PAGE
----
Friday, November 3, 2017
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Well, it's been kind of a long time since our daughter was a little girl, all grown up, married, a mom and all. But the other day she told me about a Bible verse she learned as a little girl and has never forgotten. You've probably heard it, "If God be for us, who can be against us?" (Romans 8:31). Then she told me why she's never forgotten it. One day when she was pretty young I brought her to my office, and at lunchtime, we walked downtown to get something to eat. And, as Lisa remembers very vividly, we passed this storefront that must have been a fortune teller's place. There was a picture of a big human palm in the window, signifying that the occupant did palm reading. Now, Lisa tells that I explained to her what that all meant-and that night she got to thinking about it. And really she was too scared to go to sleep. At which point she says I knelt next to her bed and I gave her a word for today from the Word of God: "If God be for us, who can be against us?" She went to sleep repeating those words. She said she never forgot them, and she's hung onto them many times in the years to come.
I'm Ron Hutchcraft and I want to have A Word With You today about "Living Proof."
Lisa said to me, "Dad, you know why that Bible verse became part of me? Because it was linked to a real experience." There's nothing new about that. That's how God's been telling parents to make God real to their children for 3,000 years.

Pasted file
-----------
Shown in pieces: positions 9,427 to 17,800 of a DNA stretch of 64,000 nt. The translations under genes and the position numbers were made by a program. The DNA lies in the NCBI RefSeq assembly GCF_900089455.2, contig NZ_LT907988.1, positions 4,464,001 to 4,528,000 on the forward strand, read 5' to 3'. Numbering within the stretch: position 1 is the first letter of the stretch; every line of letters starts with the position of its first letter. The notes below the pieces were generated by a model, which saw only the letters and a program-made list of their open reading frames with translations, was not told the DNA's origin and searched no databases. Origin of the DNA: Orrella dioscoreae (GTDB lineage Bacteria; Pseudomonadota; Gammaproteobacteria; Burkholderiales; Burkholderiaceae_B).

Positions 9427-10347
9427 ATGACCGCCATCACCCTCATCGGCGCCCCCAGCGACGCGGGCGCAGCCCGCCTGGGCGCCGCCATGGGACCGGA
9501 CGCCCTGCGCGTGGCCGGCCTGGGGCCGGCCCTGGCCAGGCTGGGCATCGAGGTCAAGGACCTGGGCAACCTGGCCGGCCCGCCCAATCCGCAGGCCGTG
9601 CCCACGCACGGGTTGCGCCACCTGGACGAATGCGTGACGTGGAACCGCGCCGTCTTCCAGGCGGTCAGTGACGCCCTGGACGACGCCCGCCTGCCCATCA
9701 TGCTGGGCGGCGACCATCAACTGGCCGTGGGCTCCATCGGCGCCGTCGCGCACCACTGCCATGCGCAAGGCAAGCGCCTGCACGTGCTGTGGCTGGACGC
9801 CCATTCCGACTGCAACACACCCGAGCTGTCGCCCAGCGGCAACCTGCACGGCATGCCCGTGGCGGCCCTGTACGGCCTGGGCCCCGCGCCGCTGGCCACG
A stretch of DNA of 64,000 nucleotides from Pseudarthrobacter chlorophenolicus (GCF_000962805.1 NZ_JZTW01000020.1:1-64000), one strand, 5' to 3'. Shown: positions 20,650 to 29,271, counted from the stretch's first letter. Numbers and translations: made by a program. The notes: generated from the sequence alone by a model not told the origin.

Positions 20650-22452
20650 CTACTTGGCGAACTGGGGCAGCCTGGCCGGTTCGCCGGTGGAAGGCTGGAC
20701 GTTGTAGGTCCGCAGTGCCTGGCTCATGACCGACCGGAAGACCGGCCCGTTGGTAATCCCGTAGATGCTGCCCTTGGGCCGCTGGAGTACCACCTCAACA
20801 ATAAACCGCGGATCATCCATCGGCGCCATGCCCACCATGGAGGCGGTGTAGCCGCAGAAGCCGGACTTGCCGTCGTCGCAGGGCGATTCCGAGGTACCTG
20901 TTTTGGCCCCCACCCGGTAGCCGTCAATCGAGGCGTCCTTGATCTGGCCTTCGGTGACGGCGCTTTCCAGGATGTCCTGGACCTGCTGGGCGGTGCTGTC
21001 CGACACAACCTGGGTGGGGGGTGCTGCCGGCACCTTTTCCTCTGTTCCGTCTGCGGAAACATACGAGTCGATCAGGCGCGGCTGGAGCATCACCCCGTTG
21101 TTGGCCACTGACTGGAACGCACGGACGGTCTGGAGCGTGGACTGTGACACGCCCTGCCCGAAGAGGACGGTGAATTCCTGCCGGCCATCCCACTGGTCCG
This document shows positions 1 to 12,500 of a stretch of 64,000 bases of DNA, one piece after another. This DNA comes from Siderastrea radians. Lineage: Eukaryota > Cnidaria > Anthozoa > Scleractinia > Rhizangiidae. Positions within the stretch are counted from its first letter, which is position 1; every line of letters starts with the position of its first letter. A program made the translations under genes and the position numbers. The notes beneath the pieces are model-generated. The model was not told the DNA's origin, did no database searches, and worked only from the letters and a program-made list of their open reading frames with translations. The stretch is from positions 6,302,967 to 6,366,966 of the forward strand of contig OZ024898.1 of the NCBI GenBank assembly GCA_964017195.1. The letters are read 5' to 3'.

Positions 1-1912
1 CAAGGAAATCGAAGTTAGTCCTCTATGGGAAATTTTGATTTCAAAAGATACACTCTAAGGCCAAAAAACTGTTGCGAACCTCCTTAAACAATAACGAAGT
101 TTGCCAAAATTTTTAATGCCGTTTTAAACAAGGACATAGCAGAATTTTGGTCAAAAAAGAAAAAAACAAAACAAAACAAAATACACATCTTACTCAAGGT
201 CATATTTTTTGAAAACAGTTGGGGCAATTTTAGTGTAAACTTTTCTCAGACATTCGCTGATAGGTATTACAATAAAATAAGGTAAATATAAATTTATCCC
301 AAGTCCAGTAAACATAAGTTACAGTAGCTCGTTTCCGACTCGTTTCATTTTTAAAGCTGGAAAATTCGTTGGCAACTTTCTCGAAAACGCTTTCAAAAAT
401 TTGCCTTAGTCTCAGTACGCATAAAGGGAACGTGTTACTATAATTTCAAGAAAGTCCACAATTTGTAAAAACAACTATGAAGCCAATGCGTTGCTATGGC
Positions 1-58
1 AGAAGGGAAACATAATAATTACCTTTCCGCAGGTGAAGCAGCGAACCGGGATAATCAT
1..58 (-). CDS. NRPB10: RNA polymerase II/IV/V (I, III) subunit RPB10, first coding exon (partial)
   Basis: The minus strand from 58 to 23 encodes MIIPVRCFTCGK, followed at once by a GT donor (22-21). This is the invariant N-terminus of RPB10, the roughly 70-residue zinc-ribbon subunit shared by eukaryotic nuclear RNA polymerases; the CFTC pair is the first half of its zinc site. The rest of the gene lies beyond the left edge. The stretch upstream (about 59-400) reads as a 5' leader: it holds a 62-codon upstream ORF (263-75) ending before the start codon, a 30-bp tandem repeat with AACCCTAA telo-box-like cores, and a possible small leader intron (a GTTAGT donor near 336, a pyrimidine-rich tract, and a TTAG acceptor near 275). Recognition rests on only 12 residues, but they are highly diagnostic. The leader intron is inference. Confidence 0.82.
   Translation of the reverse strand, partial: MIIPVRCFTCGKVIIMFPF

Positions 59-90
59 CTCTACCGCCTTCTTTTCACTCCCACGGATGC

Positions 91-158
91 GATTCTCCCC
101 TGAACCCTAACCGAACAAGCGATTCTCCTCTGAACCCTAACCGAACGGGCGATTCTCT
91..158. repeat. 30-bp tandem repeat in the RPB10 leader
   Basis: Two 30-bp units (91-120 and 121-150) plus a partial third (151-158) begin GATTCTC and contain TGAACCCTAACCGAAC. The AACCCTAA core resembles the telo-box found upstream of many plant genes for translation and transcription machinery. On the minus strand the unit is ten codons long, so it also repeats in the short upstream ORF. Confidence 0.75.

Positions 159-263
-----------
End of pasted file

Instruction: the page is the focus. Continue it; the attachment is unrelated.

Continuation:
Our word for today from the Word of God, Deuteronomy 6:5-7 - instructions for parents who are trying to raise children in a morally confusing and increasingly pagan culture. Does that sound familiar at all? Well, that was the situation in the time this statement was written, and hey, it's an awful lot like our situation today. And you know what God's parenting strategy is? Well, it's still the same.
Here's what it says, "Love the Lord your God with all your heart and with all your soul and with all your strength." Notice here, first of all, that God says you should be showing your children a love-relationship with God, not a religion. He goes on, "These commandments that I give you today are to be upon your hearts. Impress them on your children." OK, impress your son or daughter with them-don't just tell them about it. How do you do that? Here's what it says, "Talk about them when you sit at home and when you walk along the road, and when you lie down and when you get up."
So, God's saying show them your Lord, show them His ways, not just in formal spiritual settings, but in the casual classroom of everyday life. This is spontaneous stuff, it's not preplanned. It's teaching that looks for, that prays for teachable moments to arise in a child's life, and then gently introduces God's statement into that situation. When a verse is a response to a real-life experience, and when your child can use it to handle that experience, that verse becomes part of them! They've just experienced living proof that God and His Word are the real deal.
It's a basic principle of learning that we learn what we live. And that we don't really learn something until we're in a situation where we really need it. Just before the first Gulf War, I heard a soldier admit that most of them had paid little attention when chemical warfare was talked about in basic training-but now when it was covered, they were taking notes and listening intently. Why? Because suddenly they were in a situation where that might just be needed.
So God advises parents to communicate His truth in real-life situations: sitting at home, walking or driving somewhere together, when you're getting up, when you're wrapping up the day. It's those spontaneous lessons-responses to things that happen in the course of a day. Those are the ones that are never forgotten.
So look for and pray for those wonderful, teachable moments in the life of your child. And let the daily experiences of your child's life be the blackboard on which you write the powerful words of God.